Fig. 2. Lattice orientations for the two grains in the bicrystal simulations.
Fig. 3. Orientation of bicrystal [1 1 0] axes of the two symmetrical single crystals are inclined by equal angles to the [0 0 1] axis.
Fig. 4. Specimen used for the simulation of fatigue-crack growth.
Fig. 5. Averaged stress strain curves from Orientation C [1 1 0] loading direction of various thicknesses in z-direction.

3. Simulation Results

Fatigue-crack growth in single crystals

Copper single crystals

The loading applied was in a strain-controlled mode with the maximum strain level of εmin = 0.01 and an applied load ratio of R = εmin/εmax. This high load ratio for the tension–tension fatigue loading was chosen to prevent the crack faces from contacting each other, otherwise partial rewelding of the crack faces occurred, leading to difficulty in growing the crack. All atom velocities were initiated in the required direction at the beginning of each loading and unloading half cycle to alleviate the stress wave overlap that could arise from the high rate of deformation. Before applying the fatigue loading, the temperature in the specimens was equilibrated at 300 K. During fatigue loading for the first 10–15 cycles, we did not observe the mean stress relaxation. However, for most crystal orientations analyzed, the mean stress stabilization was recorded. Fig. 6 ; Fig. 7 show fatigue-crack growth in the specimens indicated in Fig. 1a–e. These figures show contour plots of the plastic deformation around the crack tip at various loading cycles for all five orientations considered. In the case of Orientation A, shown in Fig. 6, the crack grew in the plane (1 1 1), propagating along the [View the MathML source 1 0] direction, and the view plane is (1 1 View the MathML source). The two slip bands forming at the crack tip correspond to the directions [1 3 2] and [3 1 2], representing the traces the slip planes (1 View the MathML source 1) and (View the MathML source 1 1), respectively on the view plane (1 1 View the MathML source). The slip bands were oriented at an angle of 22.2° with respect to the vertical [1 1 1] orientation.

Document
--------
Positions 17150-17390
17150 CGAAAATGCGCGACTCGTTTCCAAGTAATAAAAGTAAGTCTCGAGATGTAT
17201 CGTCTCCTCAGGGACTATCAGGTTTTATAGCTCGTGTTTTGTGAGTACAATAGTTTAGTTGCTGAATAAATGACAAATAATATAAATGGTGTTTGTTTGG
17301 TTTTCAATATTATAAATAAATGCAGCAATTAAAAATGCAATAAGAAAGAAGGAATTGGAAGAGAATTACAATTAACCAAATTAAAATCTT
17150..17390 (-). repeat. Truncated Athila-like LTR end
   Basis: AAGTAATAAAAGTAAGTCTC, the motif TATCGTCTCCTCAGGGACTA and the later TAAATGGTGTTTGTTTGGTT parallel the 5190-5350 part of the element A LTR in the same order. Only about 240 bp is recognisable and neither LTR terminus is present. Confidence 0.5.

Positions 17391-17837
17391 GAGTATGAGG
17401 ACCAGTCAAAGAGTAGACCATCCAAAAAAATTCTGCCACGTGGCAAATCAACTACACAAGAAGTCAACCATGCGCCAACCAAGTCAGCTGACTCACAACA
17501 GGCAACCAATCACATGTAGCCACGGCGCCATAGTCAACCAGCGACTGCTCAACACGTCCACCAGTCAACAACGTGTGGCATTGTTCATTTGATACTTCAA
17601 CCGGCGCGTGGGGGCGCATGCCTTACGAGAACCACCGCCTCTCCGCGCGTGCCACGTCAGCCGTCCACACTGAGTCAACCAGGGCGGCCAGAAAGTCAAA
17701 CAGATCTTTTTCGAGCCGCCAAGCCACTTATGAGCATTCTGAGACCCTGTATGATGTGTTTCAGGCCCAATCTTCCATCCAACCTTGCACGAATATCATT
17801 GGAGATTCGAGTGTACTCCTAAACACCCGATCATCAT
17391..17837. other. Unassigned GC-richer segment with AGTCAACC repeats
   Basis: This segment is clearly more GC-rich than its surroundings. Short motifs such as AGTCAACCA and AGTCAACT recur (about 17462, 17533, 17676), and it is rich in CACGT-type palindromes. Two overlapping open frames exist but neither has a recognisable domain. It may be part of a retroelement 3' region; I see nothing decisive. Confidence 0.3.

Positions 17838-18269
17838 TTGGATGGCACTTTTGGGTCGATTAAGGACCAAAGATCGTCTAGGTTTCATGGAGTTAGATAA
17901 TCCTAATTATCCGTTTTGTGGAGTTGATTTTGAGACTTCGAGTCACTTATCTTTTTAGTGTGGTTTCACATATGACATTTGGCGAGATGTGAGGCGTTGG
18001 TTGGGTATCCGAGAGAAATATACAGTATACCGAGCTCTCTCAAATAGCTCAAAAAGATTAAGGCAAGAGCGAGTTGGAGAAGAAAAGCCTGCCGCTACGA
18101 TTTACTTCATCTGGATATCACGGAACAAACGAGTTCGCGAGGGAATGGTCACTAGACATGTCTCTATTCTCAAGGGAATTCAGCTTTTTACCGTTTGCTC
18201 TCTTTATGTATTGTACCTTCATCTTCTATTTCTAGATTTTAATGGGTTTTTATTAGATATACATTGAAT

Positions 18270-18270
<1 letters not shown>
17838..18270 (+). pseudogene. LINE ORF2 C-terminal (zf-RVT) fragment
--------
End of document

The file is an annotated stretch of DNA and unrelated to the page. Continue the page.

Nickel single crystals

Dislocation substructures that arose during the cyclic loading at constant strain amplitude were analyzed, and the main results are presented in Fig. 8; Fig. 9. The fatigue loading applied had a maximum strain of εmax = 5 × 10−3 and a ratio of R = εmin/εmax = 0.5. The high load ratio was chosen in order to prevent the inner faces of the void from contacting each other during unloading. From previous simulations, it was observed that contact of the crack surfaces led to the welding of the crack faces which led to difficulty in propagating the crack.

Comparison between fatigue-crack growth in copper and nickel single crystals

Comparison between all orientations for nickel and copper are shown in Fig. 10. The results indicated that the crack growth rate was highly dependent on the orientation of both crystals. For the first six cycles when the crack was small, and it did not enter yet the zone where the edge effect was dominant, the largest crack growth rate was experienced by Orientation C [1 1 0]. In this case, the rapid crack growth can be associated with the very little crack tip blunting observed. The smallest crack growth rate for both nickel and copper is shown by Orientation D [1 0 1].

Fatigue-crack growth in bicrystals

Grain boundaries play an essential role in determining the resistance of fatigue crack propagation in materials [14]. In this section, the influences of grain boundary on the fatigue-crack growth in copper and nickel bicrystals were investigated. The MEAM potential was used for copper, and the EAM potential was used for nickel.

Fatigue-crack growth in copper bicrystals